Tasha, a CNA who works the night shift says, “Currently I work the night shift caring for as many as 22 patients during a shift.  I enjoy providing care for the elderly and disabled, a vulnerable population that requires constant attention for safe care.  As CNAs we provide care that includes bathing, changing linens, helping to move patients, feeding, assisting patients in the bathroom, keeping patients comfortable and responding to calls from patients. One might presume that the night shift has fewer assignments, but our patients’ needs are constant and often care that was not provided on a prior shift must be addressed by the night shift. “

At Wanaque Nursing and Rehabilitation Center, which is now owned by a for profit corporation, Continuum Healthcare LLC, HPAE Local 5107 members have reported that the constant occurrence of working short staffed has resulted in a high number of injuries among CNA staff, resulting in an increasing number of workers’ compensation claims.

The research and the studies have shown safe staffing levels in nursing homes and hospitals improves patient outcomes and reduces workers’ injuries.  So why is there such opposition to mandating staffing levels in the face of so much research showing its benefits?  Good question.  In the end, I would say, the fight is because hospitals and nursing homes are worried about their bottom line and want the flexibility to cut staff in the face of financial pressures.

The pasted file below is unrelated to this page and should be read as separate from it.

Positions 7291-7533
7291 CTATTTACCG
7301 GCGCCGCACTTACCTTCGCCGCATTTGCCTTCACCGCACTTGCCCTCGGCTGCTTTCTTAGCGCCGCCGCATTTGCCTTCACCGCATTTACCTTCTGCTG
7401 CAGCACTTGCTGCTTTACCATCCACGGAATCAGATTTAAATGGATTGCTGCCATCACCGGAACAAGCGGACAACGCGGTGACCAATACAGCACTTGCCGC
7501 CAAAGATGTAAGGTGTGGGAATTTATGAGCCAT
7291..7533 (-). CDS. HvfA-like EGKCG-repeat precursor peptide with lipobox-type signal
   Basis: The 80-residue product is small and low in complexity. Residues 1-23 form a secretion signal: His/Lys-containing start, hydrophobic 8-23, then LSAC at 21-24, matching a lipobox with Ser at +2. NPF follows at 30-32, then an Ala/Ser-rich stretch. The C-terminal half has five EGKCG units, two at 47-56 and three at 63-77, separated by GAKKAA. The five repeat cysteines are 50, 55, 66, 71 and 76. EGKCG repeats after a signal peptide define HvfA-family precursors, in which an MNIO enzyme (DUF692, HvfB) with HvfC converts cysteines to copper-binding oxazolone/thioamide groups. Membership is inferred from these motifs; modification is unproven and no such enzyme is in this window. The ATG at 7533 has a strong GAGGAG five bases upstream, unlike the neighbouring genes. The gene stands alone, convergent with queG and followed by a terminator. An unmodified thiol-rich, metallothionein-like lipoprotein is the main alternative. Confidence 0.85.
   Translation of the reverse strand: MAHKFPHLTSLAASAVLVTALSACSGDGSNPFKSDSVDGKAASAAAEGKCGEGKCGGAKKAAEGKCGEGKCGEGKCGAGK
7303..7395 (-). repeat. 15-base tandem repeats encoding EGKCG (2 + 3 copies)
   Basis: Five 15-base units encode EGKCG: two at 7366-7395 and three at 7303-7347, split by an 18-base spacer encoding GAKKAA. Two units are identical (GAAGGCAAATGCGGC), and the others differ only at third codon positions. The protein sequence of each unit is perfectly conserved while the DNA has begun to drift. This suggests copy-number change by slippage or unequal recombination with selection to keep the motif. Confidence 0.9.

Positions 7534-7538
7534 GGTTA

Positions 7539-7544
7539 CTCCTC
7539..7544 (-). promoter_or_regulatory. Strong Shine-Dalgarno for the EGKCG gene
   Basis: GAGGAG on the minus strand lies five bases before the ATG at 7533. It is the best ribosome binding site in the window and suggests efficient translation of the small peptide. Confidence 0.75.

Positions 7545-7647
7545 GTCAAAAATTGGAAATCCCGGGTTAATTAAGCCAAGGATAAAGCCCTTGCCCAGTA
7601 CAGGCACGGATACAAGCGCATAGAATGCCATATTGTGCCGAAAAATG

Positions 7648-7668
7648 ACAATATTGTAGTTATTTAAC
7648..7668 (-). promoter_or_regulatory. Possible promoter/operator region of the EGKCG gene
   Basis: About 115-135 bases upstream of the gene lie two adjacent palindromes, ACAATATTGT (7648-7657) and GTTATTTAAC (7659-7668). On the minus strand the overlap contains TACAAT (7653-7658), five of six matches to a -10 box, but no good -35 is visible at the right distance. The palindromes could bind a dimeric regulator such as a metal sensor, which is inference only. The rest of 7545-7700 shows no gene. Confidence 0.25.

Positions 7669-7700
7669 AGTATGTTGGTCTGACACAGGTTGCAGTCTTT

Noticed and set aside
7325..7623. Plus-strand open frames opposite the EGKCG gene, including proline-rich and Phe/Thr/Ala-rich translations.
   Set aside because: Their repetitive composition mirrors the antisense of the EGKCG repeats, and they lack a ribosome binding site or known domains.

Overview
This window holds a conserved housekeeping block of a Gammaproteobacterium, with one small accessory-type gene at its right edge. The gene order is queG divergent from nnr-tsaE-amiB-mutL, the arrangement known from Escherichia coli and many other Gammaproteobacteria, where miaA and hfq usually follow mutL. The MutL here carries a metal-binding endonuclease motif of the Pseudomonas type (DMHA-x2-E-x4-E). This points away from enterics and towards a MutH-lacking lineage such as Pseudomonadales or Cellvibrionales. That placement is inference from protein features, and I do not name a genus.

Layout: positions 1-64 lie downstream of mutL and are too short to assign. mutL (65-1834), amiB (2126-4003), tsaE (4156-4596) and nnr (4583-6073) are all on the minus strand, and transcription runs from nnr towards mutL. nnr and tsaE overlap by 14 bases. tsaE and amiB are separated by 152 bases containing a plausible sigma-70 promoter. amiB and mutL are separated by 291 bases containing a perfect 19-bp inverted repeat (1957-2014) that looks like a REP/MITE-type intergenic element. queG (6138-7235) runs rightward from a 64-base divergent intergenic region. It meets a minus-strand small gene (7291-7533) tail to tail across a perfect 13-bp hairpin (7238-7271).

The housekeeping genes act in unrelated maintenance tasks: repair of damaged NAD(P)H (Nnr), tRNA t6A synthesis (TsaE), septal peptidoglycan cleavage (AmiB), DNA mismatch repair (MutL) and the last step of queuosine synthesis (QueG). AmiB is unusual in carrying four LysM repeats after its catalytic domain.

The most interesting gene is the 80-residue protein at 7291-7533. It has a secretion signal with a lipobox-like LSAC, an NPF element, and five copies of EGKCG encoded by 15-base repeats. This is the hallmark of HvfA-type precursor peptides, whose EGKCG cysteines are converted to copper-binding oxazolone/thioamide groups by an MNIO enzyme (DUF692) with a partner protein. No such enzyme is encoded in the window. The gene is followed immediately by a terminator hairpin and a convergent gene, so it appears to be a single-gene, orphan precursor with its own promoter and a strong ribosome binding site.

First, if the Co-CEOs of Hackensack Meridian Health earned collectively nearly $8 Million as reported in the corporation’s 2016 IRS 990 forms, then they can afford to make cuts in other areas before cutting staffing.[6]

Second, we need to say the same thing to the hospital industry that the FAA said to the airline industry – we understand your need for financial viability but you’re going to have to find other efficiencies and other ways to balance your budget without putting the lives and welfare of New Jersey patients at risk.

The California Hospital Association put up a long and ferocious fight against the ratio law but now that ten years has passed, they’ve moved on.  The vice president of CHA was quoted in Kaiser Health News a few years ago saying “we don’t fight this issue now.  It’s the law of the state…it’s over. It’s done.” [7]

We all need to stop fighting and move on to doing what’s best for the patients and families whose lives are in our hands – not just in California but in New Jersey and every state in the nation.

I urge you to vote in favor of S1612 today in Committee and urge you take the next step of posting S989 to establish safe staffing levels in hospitals at the next meeting of this Committee. Thank you for your time and consideration.

[1] 14 CFR 121.391 – Flight attendants.

[2] “To Err is Human: Building a Safer Health System,” Institute of Medicine, November 1999

[3] “Hospital Incident Reporting Systems Do Not Capture Most Patient Harm,” Dept. of Health and Human Services, Office of the Inspector General, Jan 2012

[4] “Adverse Events in Hospitals: National Incidence Among Medicare Beneficiaries,” Dept. of Health and Human Services, Office of the Inspector General, Nov. 2010

[5] http://www.cdc.gov/nchs/fastats/leading-causes-of-death.htm

[6] Internal Revenue Service. (2016) Form 990: Return of Hackensack Meridian Health, Inc. Retrieved from Guidestar.org.

[7] “Nurses Fighting State By State for Minimum Staffing Laws,” David Schultz, Kaiser Health News, April 24, 2013